Crossroads (Toward Philippine economic and social progress)
Philippine Star, 22 February 2017


A major appointment is looming in the area of economic management – the governorship of the central bank – the Bangko Sentral ng Pilipinas, BSP for short.

Successful monetary governance needs to continue. The current governor, Amando Tetangco, who will finish his second term of office, will have ended 12 years of successful management of the BSP’s institutional history under his watch.

During the annual BSP reception for bankers Mr. Tetangco’s farewell message that he was stepping down opens the way for ultimate succession. There is no more talk about amending the BSP’s charter to enable a third term appointment.

Game of succession. A few prominent names are under serious consideration for the post of governor. These candidates have been floated from within government circles and in the public media.

Two of these – Diwa Guinigundo and Nestor Espenilla – are from within the career ranks of the BSP. Both of them are currently deputy governors serving under Tetangco’s leadership.

Two candidates coming from outside the BSP have lately been prominently mentioned – Antonio Moncupa and Peter Favila. They are both essentially bankers. If a short list of other candidates is being considered, it could include Aurelio Montinola III, another banker, and Felipe Medalla, the pure economist who currently sits in the Monetary Board.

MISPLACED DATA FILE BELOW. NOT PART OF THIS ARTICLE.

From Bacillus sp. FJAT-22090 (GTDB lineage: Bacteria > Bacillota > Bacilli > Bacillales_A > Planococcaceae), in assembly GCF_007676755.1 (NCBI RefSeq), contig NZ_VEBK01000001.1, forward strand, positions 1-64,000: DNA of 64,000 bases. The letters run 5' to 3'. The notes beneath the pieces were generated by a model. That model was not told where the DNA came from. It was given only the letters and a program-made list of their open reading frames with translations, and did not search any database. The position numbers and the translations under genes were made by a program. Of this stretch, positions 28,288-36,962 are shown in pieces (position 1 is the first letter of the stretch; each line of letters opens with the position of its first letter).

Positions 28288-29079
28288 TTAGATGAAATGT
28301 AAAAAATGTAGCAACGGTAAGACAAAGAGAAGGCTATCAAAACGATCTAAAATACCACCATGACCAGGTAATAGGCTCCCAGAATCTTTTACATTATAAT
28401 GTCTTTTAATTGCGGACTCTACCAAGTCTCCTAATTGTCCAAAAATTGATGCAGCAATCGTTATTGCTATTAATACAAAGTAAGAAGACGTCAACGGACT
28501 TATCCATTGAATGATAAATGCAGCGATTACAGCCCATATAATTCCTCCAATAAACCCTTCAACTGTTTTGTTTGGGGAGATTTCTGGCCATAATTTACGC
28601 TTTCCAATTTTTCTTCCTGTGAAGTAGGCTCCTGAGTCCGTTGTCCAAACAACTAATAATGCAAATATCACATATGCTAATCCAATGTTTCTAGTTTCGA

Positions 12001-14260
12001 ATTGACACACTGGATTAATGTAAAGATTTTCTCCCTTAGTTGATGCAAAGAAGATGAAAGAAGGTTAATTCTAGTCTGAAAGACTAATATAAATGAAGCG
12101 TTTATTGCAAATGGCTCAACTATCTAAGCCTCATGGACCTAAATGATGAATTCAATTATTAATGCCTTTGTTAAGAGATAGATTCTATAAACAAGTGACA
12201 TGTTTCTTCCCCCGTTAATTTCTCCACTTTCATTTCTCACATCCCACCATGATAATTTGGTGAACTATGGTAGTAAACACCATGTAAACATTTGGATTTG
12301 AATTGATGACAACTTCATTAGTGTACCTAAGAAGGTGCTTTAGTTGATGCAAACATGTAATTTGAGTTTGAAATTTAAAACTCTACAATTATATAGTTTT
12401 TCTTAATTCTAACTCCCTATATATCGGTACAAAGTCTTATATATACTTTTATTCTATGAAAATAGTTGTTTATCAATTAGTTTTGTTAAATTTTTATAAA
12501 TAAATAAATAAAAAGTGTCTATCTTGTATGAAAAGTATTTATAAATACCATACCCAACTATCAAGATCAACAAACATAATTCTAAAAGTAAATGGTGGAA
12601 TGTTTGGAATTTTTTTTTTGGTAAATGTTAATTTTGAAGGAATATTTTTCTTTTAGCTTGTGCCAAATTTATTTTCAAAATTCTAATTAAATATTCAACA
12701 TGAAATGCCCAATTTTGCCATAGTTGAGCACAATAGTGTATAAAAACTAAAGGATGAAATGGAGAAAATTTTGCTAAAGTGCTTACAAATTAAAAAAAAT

Before the President makes the appointment, Finance Secretary Carlos Dominguez would likely have such a list. It would be interesting to know how the rankings of the candidates percolate within the minds of those whose influence would be critical when the final decision is made.

Guinigundo or Espenilla. Of the two BSP candidates for the post, Diwa Guinigundo could probably be called the second public face of the BSP, the first being that of Governor Tetangco. He is often asked to explain the central bank position or reactions to economic news or to elaborate the central bank’s impending policy announcement.